Parents - don't lose Child Benefits - here's what you need to know

11 March 2016

child with cellphoneNew rules concerning child benefits have left a lot of parents very confused as to what they're entitled to. According to the Mirror, nearly half of parents in the UK (49%) are completely baffled with hundreds of thousands of people not bothering with the money they are owed.

This is thanks, in part, to the governments do-it-yourself system, and according to the HMRC, 491,695 families are no longer claiming benefit. The government have not made it easier for parents, and cynics may wonder if this was completely intentional.

Well, if you think you should be getting some, and aren't, here's a little help for you.

You could be getting child benefit to the tune of £1,076 a year for your first child, and £712.40 a year for every additional child you have. Anyone with kids under the age of 16 (or under 20 if they're still in education) is eligible. Now, if you earn over a certain amount, you might have to pay some of the claim back, but we'll get to that.

Firstly, you'll need to see if you're eligible for such a claim, and you can learn about that, here. If you think you are, then you'll need to fill in a claims form, which you can find here.

If you have one parent in the house who earns more than who earns more than £50,000 a year, you'll have to pay part of the benefit back at the end of the year. If one parent earns more than £60,000, you'll have to pay the entire sum back.

You'll need to work out how much your owe, which you can do with an online calculator, which you can find here. There'll then be a self-assessment form that you'll need to complete.

It is absolutely worth having a look at this, because you could be helped out if you need to buy your child clothes or educational materials. It looks daunting, but if you complete the claims form first, you can worry about the rest at a later date. Don't miss out on what is rightfully yours.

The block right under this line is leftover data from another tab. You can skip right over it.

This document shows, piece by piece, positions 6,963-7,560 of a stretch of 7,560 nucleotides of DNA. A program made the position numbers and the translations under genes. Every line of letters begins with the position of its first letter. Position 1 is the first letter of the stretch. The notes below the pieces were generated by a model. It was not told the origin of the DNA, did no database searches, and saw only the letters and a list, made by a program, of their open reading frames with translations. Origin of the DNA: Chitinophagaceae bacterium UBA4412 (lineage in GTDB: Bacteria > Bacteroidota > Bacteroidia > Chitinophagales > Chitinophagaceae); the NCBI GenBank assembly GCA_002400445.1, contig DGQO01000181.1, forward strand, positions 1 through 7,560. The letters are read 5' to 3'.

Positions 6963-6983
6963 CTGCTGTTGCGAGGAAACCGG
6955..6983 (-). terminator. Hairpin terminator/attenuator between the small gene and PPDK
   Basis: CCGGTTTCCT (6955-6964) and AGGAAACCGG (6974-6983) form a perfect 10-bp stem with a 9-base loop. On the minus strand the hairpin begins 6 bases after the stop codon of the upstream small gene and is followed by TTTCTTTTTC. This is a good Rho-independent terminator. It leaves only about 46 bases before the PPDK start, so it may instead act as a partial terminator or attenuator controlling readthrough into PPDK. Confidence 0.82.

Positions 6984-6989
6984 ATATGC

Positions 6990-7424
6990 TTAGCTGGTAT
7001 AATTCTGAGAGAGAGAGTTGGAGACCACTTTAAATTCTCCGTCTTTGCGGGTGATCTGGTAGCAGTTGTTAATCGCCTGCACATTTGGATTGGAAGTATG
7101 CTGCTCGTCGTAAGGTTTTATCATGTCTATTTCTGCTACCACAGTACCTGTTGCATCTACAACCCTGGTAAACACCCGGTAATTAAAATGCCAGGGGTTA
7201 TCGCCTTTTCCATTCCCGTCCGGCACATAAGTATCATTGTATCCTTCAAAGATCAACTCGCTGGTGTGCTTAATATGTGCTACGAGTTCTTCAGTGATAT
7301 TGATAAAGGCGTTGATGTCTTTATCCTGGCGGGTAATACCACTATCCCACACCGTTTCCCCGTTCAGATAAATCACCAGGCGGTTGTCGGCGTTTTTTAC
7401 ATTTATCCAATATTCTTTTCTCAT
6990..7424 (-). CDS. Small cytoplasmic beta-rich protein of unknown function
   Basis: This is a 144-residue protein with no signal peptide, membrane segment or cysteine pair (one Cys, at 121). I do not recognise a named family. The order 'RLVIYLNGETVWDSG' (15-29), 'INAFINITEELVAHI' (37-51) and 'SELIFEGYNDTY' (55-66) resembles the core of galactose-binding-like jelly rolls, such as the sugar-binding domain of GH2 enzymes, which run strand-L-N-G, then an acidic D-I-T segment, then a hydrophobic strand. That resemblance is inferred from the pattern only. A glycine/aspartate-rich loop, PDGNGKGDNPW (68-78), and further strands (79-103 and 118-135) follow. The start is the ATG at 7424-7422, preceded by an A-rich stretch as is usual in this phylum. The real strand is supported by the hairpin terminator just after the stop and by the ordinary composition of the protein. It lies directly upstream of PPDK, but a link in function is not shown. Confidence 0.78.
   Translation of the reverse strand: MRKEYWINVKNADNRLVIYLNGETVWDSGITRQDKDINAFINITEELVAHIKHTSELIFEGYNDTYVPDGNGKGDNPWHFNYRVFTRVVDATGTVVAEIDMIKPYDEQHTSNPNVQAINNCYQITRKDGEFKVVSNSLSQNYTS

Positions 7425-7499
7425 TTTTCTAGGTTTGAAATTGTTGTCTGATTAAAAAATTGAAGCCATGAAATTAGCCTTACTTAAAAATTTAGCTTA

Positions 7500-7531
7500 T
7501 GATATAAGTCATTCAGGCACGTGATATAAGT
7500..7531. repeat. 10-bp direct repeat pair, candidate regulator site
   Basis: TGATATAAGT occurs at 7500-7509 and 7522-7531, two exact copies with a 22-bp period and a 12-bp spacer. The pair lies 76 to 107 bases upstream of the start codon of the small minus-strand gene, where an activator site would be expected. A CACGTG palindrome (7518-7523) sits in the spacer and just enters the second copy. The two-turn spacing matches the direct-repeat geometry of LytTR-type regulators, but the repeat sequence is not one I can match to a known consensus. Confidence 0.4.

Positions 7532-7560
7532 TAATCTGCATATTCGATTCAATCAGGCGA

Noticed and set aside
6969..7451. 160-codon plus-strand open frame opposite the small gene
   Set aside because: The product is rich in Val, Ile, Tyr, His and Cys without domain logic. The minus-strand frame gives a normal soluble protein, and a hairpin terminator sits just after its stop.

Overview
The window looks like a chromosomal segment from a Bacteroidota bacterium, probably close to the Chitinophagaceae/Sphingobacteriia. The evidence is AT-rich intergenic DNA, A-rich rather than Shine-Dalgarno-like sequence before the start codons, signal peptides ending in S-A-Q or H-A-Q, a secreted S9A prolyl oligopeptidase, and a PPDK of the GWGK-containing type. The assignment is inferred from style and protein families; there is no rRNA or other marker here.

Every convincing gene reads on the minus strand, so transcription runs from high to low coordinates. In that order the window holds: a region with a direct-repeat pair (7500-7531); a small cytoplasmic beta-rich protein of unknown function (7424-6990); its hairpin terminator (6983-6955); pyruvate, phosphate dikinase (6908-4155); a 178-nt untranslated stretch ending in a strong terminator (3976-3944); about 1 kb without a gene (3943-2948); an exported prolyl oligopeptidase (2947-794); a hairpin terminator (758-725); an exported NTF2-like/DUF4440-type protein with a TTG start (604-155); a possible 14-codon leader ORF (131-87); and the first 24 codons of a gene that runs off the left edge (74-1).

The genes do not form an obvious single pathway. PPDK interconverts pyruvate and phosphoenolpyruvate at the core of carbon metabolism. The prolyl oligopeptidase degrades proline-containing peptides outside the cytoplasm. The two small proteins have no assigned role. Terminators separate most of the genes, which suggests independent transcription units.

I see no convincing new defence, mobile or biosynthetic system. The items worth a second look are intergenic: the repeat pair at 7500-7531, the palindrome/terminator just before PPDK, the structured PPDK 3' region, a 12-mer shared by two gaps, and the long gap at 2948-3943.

TOPICS:   Banking

4 comments

  • rjt
    Your advice is incorrect: "If you have one parent in the house who earns more than who earns more than £50,000 a year, you’ll have to pay part of the benefit back at the end of the year. If one parent earns more than £60,000, you’ll have to pay the entire sum back." I earn more than £50K and don't lose any child benefit. Pension contributions and salary sacrifice (cycling and childcare) are taken into account. You could conceivably earn £65 a year and not lose child benefit if you are claiming childcare vouchers and paying 15% into your pension.
  • Mark H.
    @ rjt The advice is actually correct. Under a 'salary sacrifice' scheme the amount you are actually classed as earning is reduced. So in effect you are not earning over 50k.
  • Father J.
    It's fucking outrageous that people earning as much money as this can ponce money off the state for breeding.
  • A P.
    There is still some good news for old wrinklies, if you leave it more than 18 years between having children, the 2nd one classes as a first child, and you get the full amount. :-)

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